“Look! There stands Jackson like a stone wall! He looks really refreshed….” You never know what you will find on Facebook. Continue reading
Update: As it turns out, the British definitely remember.
Two hundred years ago today, after soundly defeating American forces at the Battle of Bladensburg, British soldiers under command of Major General Robert Ross occupied Washington D.C., and set fire to many of the buildings. Numerous arguments imply that this action was a retaliation for the Raid on Port Dover earlier that year, and the burning of York in 1813. It was likely a combination of both. Vice Admiral Alexander Cochrane, Commander-in-Chief of the Royal Navy in North America, planned to carry out attacks into Virginia and New Orleans as a part of a new strategy that made use of troops previously engaged in the Napoleonic Wars. Rear Admiral George Cockburn, in command of the squadron in the Chesapeake Bay, recommended an attack on Washington for political measure. In July, Cochrane gave Cockburn permission to deter American forces from such future acts of a “total” nature. He game Cockburn permission to “destroy and lay waste such towns and districts as you [Cockburn] my find assailable.”
President Madison fled the city with the government, and of course there is the famous story of Dolly Madison saving the portrait of General Washington. That story may not be as accurate as previously thought. The British moved in and set the Capital, the Library of Congress (including its 3,000 volume collection), the President’s home on fire. When the smoke cleared, the only government building still standing was the U.S. Patent Office. The President returned on September 1st, with Congress following him a couple of weeks later. Continue reading
I have been pretty busy lately. A new school year started and my thesis is nearing its end. I cannot wait for it to be over so I can dive into new things. Anyhow, here are few bullet points.
Yesterday I learned of the tragic death of Robin Williams. This man’s comedies brought me much laughter and joy in my childhood. His improv routines were unmatched; he came like a hurricane and swept you off your feet leaving you in a laughing tizzy. In my teen and adult years, his dramatic acting soothed my soul. His portrayals inspired me, enraged me, and brought me to tears. Robin Williams is no longer with us, but the cultural legacy he left behind is astounding. Some say that the world is now a darker place without him. I disagree. He did too much in his time to leave anything but brightness. RIP Robin, you will be missed and admired.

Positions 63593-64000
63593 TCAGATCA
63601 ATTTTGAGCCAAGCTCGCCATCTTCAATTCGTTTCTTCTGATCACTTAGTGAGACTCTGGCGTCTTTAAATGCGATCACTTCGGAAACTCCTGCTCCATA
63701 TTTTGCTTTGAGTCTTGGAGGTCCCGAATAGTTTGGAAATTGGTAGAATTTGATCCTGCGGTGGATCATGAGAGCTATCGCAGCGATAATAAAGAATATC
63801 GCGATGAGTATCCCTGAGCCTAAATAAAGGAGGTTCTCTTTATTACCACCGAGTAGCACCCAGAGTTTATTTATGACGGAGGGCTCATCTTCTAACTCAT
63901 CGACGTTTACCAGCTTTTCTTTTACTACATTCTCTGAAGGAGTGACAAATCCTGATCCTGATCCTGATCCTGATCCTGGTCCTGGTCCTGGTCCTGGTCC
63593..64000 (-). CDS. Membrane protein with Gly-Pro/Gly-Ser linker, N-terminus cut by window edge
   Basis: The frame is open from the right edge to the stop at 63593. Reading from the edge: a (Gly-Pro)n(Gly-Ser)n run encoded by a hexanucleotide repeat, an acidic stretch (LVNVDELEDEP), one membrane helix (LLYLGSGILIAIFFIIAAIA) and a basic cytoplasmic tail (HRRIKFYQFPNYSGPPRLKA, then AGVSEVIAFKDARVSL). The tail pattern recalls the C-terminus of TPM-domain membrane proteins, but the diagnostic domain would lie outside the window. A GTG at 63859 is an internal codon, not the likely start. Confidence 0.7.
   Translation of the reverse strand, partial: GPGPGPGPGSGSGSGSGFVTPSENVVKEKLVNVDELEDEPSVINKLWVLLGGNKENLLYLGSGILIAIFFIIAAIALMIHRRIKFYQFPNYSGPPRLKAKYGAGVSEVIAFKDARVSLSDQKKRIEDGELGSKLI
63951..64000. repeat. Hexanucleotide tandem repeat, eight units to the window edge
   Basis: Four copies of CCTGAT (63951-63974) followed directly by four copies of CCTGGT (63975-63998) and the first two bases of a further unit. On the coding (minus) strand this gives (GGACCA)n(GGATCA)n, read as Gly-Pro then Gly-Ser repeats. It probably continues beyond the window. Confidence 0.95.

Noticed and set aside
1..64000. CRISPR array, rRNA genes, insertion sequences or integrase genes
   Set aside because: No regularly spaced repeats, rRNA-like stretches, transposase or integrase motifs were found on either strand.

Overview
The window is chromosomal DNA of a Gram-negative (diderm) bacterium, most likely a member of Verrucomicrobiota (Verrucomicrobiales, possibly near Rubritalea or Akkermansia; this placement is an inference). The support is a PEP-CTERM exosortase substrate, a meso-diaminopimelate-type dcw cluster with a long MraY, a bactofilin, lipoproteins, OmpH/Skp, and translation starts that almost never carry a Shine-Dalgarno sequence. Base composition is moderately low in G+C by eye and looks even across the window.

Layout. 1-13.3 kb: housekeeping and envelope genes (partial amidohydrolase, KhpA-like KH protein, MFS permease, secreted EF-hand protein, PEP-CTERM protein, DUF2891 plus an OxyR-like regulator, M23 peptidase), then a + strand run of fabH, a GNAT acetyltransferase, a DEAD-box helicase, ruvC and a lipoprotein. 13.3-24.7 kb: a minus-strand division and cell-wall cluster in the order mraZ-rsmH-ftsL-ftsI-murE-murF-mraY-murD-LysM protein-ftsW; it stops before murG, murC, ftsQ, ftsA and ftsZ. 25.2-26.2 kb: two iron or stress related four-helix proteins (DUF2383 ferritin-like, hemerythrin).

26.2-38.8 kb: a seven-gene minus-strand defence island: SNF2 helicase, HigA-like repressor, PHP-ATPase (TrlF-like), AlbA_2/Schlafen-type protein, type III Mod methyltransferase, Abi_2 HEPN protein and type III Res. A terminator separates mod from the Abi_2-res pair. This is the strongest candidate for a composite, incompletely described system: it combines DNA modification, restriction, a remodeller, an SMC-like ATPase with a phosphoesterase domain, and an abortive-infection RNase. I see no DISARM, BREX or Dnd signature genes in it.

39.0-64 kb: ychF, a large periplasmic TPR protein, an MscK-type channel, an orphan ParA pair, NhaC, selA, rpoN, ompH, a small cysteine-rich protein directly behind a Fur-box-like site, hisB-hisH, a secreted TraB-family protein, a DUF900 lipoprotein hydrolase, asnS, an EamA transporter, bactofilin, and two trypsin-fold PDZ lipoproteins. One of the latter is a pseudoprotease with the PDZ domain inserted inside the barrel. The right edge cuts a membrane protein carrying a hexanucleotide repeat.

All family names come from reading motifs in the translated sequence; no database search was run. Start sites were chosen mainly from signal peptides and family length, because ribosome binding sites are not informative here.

For those of you on Facebook, you may have notice the recent “I’m so….” trend. Ex: Someone recently posted, “I’m so Ringgold, I’ve done burnouts out of the Chow Time parking lot.” Of course, you have to be from Ringgold, GA to actually get the reference.
Well, a couple of re-enactor friends of mine started a few “I’m so Unionist…” posts that are pretty funny so I thought I’d extend that to the broader Civil War community. Continue reading
Here is a small snippet from chapter 3 of my thesis [rough draft]. This part deals with the “Winnebago War” of 1827. Continue reading
150 years ago today, Confederates soldiers burned the city of Chambersburg, Pennsylvania.
I am pouring through Chapter three of my thesis. I think It’s coming along quite well. With that in mind, there a few things that have come across my reader recently worth noting, but not worth the time to write in depth about. Here’s the shortlist: Continue reading
Hard work is paying off. I’m getting fairly positive feedback as I move into the third and final chapter of this thesis. I hope to have that chapter finished next week. Below are the opening paragraphs to chapter two, enjoy! Continue reading